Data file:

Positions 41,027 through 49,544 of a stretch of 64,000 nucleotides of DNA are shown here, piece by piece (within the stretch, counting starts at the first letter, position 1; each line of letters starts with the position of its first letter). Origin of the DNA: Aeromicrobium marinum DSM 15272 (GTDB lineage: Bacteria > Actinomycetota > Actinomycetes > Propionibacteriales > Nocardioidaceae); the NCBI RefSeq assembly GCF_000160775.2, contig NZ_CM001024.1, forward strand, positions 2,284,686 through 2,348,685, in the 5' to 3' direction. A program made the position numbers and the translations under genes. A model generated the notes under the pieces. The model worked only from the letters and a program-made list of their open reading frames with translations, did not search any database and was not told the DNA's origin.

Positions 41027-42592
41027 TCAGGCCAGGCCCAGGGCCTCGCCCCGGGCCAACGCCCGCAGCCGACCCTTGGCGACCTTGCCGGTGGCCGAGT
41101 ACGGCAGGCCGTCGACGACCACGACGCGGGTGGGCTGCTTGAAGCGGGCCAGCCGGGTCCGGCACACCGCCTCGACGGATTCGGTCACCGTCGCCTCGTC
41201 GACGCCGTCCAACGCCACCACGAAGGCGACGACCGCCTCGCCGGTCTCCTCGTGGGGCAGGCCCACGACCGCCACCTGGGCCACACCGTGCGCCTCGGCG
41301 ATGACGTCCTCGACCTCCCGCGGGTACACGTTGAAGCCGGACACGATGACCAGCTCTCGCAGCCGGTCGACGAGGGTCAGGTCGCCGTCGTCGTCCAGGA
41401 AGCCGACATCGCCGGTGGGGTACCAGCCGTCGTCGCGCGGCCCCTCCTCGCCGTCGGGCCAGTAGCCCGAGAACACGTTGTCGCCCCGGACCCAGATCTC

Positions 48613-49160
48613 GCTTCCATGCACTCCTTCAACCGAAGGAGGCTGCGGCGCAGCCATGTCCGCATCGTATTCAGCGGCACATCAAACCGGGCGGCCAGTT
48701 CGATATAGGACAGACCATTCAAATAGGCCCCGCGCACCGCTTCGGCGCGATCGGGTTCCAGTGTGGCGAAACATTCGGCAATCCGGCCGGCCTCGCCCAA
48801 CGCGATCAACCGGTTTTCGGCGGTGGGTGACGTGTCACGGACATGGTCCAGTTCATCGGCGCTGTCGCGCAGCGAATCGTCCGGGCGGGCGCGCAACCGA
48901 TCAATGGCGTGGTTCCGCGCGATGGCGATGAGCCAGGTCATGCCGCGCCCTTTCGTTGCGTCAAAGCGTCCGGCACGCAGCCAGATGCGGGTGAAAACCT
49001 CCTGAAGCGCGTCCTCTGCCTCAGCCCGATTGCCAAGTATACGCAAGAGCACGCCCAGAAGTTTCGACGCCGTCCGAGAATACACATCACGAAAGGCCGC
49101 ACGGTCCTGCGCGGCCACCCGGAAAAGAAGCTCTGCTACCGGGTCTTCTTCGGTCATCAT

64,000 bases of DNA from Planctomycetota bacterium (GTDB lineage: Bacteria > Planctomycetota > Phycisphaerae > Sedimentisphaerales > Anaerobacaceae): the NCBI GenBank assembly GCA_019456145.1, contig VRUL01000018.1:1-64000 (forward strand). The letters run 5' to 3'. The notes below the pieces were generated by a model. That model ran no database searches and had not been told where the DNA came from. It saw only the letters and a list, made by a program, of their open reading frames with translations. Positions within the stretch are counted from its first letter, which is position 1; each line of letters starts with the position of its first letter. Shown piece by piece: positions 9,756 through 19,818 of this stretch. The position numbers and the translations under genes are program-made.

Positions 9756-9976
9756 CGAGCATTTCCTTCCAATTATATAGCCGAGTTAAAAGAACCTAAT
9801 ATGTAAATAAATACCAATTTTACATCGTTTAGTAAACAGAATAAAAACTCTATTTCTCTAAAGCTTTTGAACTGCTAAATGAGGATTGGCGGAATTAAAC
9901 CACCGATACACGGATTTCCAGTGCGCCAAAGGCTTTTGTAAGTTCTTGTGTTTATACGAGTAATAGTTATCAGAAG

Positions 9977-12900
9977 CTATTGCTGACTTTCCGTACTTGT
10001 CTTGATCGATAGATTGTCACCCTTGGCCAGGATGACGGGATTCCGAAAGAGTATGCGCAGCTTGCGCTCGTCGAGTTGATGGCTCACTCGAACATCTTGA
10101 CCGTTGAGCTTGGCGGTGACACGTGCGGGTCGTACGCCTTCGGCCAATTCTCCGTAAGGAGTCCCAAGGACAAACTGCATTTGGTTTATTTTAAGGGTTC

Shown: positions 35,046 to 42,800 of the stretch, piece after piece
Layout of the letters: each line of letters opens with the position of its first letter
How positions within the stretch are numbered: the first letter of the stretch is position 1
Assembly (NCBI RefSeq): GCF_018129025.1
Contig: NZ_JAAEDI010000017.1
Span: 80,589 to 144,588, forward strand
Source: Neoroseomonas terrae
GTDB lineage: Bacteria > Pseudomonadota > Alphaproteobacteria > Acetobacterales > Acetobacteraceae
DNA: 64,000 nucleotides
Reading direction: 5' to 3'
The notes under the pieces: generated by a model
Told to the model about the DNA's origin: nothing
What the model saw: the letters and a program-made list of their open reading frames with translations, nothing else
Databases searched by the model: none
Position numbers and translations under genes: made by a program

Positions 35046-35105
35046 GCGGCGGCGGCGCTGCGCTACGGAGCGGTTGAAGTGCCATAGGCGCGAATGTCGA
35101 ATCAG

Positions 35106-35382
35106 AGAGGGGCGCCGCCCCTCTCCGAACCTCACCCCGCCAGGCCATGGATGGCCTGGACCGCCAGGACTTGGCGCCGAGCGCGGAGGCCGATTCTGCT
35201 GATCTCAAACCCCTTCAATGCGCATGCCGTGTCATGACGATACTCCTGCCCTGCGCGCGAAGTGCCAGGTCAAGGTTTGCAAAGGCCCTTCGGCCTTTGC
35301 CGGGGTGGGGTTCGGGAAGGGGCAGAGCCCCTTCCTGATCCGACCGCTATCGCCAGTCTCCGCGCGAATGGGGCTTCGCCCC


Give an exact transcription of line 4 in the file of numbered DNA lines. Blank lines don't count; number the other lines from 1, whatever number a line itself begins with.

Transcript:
41101 ACGGCAGGCCGTCGACGACCACGACGCGGGTGGGCTGCTTGAAGCGGGCCAGCCGGGTCCGGCACACCGCCTCGACGGATTCGGTCACCGTCGCCTCGTC